I was talking with the lady one day and when she mentioned A.D.H.D. I just shook my head. She asked me what and I told her that I bet that the doctor that diagnosed the “A.D.H.D.” never gave a reason to what CAUSED the symptoms but rather just wrote a prescription to mask the symptoms instead of trying to find the cause and solve it. She said that was correct. I told her to go to another doctor and get a second opinion and when talking to the doctor if the doctor ever mentioned the term A.D.D. or A.D.H.D. to ask what was causing it.

She took her son to another Doctor and when she told her of the other doctor’s diagnoses and Ritalin prescription she told me the other Doctor just shook her head. The other doctor then sat down and ask a lot of questions about mental illness or any other medical conditions in the family. They talked for about an hour and the doctor took blood for a blood test.

A few days later she asked the woman to come in so she could talk with her.
WHen the lady sat down the doctor asked if because of her husbands previous heart conditions was she serving the whole family a low-salt diet or just her husbands. The lady said she was serving her whole family a low salt diet. The Doctor smiled and then told her that her son’s “A.D.H.D” was actually a minute chemical imbalance. His lithium levels were a little low. Lithium is salt.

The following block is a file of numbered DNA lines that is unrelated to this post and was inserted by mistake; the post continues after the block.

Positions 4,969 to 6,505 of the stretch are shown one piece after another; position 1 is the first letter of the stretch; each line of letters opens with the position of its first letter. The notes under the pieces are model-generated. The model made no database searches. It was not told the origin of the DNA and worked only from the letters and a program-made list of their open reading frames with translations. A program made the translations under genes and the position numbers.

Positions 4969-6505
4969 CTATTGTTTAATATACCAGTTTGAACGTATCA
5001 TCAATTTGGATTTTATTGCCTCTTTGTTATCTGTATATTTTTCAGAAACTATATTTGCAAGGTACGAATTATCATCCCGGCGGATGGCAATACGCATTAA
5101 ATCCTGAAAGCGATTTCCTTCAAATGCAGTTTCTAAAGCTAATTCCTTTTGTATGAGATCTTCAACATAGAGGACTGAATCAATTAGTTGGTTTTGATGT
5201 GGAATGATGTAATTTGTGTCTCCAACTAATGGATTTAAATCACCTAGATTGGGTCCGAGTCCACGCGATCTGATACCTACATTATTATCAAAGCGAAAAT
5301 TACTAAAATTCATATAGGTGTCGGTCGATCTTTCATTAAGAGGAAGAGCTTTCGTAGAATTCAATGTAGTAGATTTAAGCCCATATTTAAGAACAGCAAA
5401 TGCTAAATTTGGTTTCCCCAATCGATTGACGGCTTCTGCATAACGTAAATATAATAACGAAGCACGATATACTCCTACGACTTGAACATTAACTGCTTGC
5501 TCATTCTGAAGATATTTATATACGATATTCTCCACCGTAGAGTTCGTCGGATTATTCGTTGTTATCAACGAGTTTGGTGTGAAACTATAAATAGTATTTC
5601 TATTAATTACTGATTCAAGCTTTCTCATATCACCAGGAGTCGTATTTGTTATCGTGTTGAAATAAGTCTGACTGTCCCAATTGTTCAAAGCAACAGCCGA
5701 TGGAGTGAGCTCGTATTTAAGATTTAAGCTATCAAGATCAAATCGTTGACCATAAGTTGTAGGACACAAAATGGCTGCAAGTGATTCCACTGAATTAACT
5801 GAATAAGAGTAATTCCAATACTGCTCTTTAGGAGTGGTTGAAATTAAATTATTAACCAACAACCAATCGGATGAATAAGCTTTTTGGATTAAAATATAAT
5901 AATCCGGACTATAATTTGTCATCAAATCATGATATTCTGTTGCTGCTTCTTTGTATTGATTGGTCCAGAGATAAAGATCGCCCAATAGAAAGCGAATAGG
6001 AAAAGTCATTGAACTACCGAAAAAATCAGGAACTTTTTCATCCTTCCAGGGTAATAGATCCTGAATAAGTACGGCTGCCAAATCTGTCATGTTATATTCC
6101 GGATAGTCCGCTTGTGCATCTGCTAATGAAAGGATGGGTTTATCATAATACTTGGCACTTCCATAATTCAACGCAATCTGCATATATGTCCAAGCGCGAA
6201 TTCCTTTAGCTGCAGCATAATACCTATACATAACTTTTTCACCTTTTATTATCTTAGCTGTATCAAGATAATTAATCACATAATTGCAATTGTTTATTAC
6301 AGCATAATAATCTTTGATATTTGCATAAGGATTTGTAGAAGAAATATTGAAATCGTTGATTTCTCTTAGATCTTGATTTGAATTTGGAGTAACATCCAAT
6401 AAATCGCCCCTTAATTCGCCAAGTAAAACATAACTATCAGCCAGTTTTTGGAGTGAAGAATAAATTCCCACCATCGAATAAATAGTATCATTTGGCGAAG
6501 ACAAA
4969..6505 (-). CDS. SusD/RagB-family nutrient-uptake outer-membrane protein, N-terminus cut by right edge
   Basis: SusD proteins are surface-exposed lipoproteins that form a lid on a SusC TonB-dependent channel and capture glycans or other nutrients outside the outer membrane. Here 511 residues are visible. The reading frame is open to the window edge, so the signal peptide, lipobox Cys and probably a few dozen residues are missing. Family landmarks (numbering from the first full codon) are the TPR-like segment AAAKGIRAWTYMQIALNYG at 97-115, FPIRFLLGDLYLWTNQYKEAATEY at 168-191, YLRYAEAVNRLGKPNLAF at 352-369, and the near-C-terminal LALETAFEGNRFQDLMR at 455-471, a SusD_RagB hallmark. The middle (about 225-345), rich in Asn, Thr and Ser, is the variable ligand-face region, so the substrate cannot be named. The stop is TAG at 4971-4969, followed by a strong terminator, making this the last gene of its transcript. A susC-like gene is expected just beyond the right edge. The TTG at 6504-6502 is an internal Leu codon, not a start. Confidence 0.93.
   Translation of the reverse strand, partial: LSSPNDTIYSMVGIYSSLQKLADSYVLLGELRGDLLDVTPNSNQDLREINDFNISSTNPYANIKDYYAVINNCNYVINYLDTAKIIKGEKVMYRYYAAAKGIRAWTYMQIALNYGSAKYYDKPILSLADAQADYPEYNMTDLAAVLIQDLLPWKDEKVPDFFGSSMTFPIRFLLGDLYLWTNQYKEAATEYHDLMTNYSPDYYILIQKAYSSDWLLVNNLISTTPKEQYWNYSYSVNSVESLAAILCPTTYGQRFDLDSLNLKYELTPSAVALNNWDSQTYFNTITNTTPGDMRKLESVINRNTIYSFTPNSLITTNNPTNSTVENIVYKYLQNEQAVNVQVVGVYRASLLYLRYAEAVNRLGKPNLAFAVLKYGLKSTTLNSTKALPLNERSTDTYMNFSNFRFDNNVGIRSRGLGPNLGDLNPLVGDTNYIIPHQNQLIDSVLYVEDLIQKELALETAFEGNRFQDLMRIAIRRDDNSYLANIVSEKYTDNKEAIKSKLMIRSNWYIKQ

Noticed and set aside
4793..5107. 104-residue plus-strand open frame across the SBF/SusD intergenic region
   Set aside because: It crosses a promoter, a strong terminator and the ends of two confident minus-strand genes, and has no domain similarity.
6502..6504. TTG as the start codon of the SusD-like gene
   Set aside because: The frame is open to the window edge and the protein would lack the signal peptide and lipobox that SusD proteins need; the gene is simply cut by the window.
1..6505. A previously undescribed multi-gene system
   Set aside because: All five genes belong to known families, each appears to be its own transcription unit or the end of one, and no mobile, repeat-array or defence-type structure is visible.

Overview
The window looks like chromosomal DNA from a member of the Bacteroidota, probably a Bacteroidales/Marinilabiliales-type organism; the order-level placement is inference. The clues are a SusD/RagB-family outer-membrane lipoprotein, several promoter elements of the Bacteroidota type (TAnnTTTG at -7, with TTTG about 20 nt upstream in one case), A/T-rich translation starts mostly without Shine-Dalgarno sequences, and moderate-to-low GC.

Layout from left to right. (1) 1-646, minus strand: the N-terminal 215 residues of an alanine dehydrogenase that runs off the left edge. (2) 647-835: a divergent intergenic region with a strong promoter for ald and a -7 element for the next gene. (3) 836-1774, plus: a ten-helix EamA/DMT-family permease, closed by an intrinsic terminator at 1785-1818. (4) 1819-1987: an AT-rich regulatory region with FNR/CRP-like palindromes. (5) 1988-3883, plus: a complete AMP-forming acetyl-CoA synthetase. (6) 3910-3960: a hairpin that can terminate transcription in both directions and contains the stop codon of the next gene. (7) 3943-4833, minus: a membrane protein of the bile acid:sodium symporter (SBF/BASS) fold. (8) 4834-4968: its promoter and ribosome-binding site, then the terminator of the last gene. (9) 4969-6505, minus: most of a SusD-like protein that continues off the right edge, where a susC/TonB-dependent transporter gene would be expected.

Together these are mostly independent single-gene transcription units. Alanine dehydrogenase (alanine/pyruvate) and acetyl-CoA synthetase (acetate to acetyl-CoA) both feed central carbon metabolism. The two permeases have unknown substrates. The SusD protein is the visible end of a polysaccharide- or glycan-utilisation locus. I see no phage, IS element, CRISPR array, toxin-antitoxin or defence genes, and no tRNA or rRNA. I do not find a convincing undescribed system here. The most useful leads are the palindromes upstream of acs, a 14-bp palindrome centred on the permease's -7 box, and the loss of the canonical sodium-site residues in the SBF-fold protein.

The boy was suffering mania episodes becuase his body absorbed salt a little faster than normal and due to the low-salt diet he was not getting enough salt in his diet which was causing small mania episodes and some bouts of depression.

The final cure.

A salt shaker on the table…

/rant over

Sorry for the rant :slight_smile:

S’okay, Wock. We all need a little rant now and then.

Sorry, Jaysen - we’ve no leeway. At least not in Ohio.

this reminds me of a guy in windsor ontario (my city) who was suing for PTSD. his case was that he found 2 dad flies in a bottle of water. he wanteed $314,000. in damages… it went to the supreme court in canada and was shot down either last week or the week prior.


and wock, i’m sorry to hear about your menopause.

if your interested:

hope that works…

p.s: and Vic, i’m no entomologist, but i’m almost 100% positive that that is an ant…not a bed bug:p
or are they one in the same?

Here are some actual lawsuits that made me laugh so hard! :slight_smile: